November is “Epilepsy Awareness” month….but I often wonder is anyone really aware or how much do people really know? We are a family who has been affected by Epilepsy. We know what it is like to live with this daily; we know what it is like to live a different life than most. We know what it is like to consistently tweak our schedule, routine, meds, family events and almost everything else. We know what it is like to just think that “we got it”, to find out we don’t…and what we thought caused the seizures changed again.
I wanted to write something about some of our challenges when trying to live a “normal” life and also in spite of this thing called Epilepsy.
How has Epilepsy affected our family….let me list a few things that either you will relate to or hopefully will give you some insight to what “normal” is for us…
- Seizures daily
- Mood swings daily
- Anger issues
- Loss of full time work
- Loss of friends
- Way to much advice from everyone as to what we are doing wrong
- Loss of a drivers license
- Large medical bills
- Health insurance issues
- Always trying new meds
- Trying to balance being a parent with your kids when Epilepsy gets in the way
- Trying to balance being a spouse with your wife when Epilepsy gets in the way
1 in 26 Americans will develop epilepsy in their lifetime. An estimated 3 million Americans and 65 million people worldwide currently live with epilepsy. Each year at least 200,000 people are diagnosed with epilepsy. In two-thirds of patients diagnosed with epilepsy, the cause is unknown.
http://www.cureepilepsy.org/ or http://www.epilepsy.com/
Epilepsy is real and does affect many, many families. Each story is different and each person is unique!
I write to you today not to complain but to explain. We are a typical normal family with an added member call Epilepsy. We believe that this is part of what has been ordained to be the package that makes up our family. We call ourselves the #teamgwilson
….and we strive to live each day to the fullest, we try to beat the odds, aim for a
fun filled live, not hold onto what we do not have etc…
Our greatest strength comes from the Lord! We also find strength in our church family, family and friends and some support systems that we have put in place.
With most disabilities we as humans are normally frightened by it. It is different…we don’t know what to say, what to think, where to look etc… Just remember that these people are human, and have feelings. DO NOT treat them different or like they have a rare disease. DO NOT offer advice when you have no clue what is going on. DO NOT pamper them. DO NOT ignore them when they walk in a room, walk the other way and DO NOT feel sorry.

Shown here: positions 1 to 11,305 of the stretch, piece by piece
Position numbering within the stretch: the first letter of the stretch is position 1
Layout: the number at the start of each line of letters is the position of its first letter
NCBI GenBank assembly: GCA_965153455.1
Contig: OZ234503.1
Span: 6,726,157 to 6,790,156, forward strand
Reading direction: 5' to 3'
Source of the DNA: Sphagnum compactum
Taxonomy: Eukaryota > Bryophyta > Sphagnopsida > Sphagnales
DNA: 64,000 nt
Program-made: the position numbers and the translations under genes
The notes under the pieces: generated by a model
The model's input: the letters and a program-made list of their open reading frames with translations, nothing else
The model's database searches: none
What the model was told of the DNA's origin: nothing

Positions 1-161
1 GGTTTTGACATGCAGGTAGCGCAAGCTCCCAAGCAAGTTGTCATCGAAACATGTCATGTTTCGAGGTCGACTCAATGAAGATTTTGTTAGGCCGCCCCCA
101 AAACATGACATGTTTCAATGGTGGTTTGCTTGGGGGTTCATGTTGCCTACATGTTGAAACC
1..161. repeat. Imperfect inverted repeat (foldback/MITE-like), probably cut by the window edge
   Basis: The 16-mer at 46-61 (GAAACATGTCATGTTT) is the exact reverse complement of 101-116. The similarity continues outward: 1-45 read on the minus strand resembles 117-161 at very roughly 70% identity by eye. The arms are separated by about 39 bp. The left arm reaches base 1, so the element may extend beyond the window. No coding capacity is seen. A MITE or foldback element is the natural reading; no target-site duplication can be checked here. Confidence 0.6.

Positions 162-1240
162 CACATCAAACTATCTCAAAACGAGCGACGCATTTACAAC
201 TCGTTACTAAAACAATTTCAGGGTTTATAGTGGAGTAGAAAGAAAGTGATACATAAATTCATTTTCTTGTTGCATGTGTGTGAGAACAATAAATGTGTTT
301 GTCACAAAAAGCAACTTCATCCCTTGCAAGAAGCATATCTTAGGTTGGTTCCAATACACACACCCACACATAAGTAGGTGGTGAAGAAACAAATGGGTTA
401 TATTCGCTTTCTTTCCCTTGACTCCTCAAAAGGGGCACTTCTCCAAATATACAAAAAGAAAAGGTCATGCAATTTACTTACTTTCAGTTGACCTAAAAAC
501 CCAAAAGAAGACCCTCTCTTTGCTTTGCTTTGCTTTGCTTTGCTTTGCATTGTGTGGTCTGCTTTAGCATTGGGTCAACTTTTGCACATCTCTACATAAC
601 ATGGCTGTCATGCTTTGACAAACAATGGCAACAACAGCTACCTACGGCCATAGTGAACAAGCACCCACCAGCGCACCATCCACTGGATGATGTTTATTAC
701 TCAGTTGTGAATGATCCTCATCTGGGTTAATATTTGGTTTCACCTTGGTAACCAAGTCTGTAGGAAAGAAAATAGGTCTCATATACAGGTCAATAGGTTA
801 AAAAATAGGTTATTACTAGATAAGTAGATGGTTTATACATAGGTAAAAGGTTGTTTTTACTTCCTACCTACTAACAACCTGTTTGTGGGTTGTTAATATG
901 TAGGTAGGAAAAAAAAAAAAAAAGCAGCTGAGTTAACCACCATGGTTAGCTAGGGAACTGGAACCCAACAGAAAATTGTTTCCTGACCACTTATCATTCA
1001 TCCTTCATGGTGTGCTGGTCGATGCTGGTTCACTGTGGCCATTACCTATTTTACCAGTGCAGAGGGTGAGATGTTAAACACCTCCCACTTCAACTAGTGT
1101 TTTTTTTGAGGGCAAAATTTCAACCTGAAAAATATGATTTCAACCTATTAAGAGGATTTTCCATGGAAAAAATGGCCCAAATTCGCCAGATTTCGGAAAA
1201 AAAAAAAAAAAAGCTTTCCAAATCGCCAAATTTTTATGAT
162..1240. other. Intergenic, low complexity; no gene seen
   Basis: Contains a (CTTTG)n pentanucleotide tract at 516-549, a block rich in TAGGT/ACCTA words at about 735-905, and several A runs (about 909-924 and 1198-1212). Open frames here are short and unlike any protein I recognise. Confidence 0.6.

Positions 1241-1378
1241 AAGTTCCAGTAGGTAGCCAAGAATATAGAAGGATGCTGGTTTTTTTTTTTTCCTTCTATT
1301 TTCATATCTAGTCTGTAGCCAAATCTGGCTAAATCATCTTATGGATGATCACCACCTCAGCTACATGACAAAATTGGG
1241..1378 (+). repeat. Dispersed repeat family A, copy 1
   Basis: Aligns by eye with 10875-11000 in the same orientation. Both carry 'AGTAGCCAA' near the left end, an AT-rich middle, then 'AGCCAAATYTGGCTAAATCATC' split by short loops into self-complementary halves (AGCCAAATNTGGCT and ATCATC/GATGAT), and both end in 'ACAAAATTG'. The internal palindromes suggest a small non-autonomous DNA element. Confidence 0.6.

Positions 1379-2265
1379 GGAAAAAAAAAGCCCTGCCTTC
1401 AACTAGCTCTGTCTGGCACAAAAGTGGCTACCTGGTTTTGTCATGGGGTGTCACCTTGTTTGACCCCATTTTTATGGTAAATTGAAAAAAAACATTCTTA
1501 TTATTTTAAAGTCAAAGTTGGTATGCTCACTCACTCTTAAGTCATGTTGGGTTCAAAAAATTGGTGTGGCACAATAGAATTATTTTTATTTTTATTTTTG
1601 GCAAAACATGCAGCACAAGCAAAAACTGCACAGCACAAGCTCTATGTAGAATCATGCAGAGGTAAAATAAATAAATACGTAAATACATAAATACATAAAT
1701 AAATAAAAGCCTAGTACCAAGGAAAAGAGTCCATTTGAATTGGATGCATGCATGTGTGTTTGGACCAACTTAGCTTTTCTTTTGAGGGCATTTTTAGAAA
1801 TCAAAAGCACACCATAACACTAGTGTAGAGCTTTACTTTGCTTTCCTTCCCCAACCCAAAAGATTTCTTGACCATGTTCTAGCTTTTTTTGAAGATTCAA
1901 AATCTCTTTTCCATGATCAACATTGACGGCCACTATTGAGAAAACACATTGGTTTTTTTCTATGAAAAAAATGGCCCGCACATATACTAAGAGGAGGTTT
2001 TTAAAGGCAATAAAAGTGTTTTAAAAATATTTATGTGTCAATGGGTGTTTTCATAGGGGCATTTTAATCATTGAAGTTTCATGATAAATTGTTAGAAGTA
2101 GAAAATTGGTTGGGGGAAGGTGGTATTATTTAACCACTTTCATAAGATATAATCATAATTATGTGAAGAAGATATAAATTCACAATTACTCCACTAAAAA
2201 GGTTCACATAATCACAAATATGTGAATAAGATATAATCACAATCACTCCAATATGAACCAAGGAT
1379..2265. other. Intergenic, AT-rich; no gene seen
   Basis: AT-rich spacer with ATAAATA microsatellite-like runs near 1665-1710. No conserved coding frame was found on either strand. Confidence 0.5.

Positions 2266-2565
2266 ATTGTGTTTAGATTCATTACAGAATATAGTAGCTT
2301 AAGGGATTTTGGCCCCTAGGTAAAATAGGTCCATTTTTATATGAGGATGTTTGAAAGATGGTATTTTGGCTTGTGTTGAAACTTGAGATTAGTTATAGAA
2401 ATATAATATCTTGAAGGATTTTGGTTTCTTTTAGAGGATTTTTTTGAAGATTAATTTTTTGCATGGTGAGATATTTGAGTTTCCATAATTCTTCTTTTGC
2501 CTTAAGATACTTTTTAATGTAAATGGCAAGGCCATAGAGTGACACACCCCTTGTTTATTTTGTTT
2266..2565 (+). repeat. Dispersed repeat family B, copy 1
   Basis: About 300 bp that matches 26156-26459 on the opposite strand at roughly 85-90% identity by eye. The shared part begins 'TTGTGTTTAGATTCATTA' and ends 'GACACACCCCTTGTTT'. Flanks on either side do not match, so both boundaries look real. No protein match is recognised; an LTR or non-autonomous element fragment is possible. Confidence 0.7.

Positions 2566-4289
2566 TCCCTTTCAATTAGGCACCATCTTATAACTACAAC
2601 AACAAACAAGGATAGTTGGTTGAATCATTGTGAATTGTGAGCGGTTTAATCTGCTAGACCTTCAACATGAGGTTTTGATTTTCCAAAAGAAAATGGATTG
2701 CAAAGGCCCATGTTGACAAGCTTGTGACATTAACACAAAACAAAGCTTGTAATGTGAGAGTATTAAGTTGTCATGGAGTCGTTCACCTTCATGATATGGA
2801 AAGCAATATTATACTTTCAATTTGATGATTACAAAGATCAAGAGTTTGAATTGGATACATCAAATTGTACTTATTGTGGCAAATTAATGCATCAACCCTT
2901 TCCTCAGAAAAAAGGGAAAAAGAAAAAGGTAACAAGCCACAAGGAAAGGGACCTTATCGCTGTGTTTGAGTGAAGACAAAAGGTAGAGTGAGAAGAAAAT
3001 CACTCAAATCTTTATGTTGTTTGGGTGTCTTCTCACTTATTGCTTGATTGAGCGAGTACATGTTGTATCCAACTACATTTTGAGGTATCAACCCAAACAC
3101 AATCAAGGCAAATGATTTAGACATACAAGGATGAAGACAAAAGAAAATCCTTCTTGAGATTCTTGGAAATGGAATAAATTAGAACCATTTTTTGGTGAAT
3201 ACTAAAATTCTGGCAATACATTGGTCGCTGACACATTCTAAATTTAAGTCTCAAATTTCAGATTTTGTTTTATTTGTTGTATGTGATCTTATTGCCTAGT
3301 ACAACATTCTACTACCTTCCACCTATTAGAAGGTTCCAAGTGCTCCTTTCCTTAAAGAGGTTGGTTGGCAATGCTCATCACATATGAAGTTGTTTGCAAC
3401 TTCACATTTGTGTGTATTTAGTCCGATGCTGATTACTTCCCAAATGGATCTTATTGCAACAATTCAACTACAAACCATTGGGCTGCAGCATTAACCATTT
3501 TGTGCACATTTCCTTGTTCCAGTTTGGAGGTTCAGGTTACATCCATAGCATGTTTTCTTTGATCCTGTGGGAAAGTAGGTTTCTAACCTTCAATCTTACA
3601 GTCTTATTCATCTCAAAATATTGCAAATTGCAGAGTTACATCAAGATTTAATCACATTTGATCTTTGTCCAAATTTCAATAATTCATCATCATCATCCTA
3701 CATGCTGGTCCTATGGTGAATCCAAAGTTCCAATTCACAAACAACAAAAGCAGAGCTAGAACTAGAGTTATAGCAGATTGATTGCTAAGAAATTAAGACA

My husband is one of the strongest men if not the strongest man that I have ever met. He is a true example of what a life with Epilepsy can be when someone purposes in their heart to live a filled and purposeful life.
We will be writing a 3 part articles this month to share and encourage you all on this subject. To help paint a full picture the articles will include….what is like to be the wife of an epileptic, what is like to be the son and grow up with an epileptic dad and then what is like to be the EPILEPTIC person.
Feel free to let us know part of your story in the comment below.
Thanks for sharing our lives with us!
Lynn A. C. Wilson – Resume of a mother
6 thoughts on “Epilepsy Awareness and the Do’s and Don’ts…”
As a nurse who is diagnosed with epilepsy it’s definitely important to have a good support system in your life, it looks like you do. Keep on writing on spreading awareness about epilepsy. Check out my blog, I’ve written a few posts about epilepsy including: You Never Know Who’s Listening, Seizure First Aid, Epilepsy Awareness, I also think Preparing for Appointments is a good blog to read for anyone who has any diagnosis and I think perhaps you’d have valuable comments to add to the blog! Thanks!
Thank you so much for touching base. I it great to hear from someone who really understands as you do!!!! I am so happy to see that you have pursued a career in nursing…not only something for yourself but something that gives back:)
LikeLiked by 1 person
Yea, even before I was diagnosed I always loved helping people. After I was diagnosed I had some difficulty with cognitive issues, which made my journey to becoming a nurse harder, but I worked with doctors on finding the right medicine and while I’m not seizure free, I’m doing a job I”m love and still working on becoming seizure free. I see physician assistant who actually has epilepsy as well and I hope to one day become a nurse practitioner and work in a neurology department and show people that even if you have a diagnosis it doesn’t have to define you or limit you. Yea, sure it definitely makes things a lot harder, but it doesn’t have to prevent you from going after you dreams.
Thank you again for sharing….you are such an encouragement to me and I can’t wait to share this with my husband. We have a hard time finding positive people near where we are that get life going in spite of seizures. You are inspiration!!!!
LikeLiked by 1 person
Thank you! ❤ Wish you guys the best!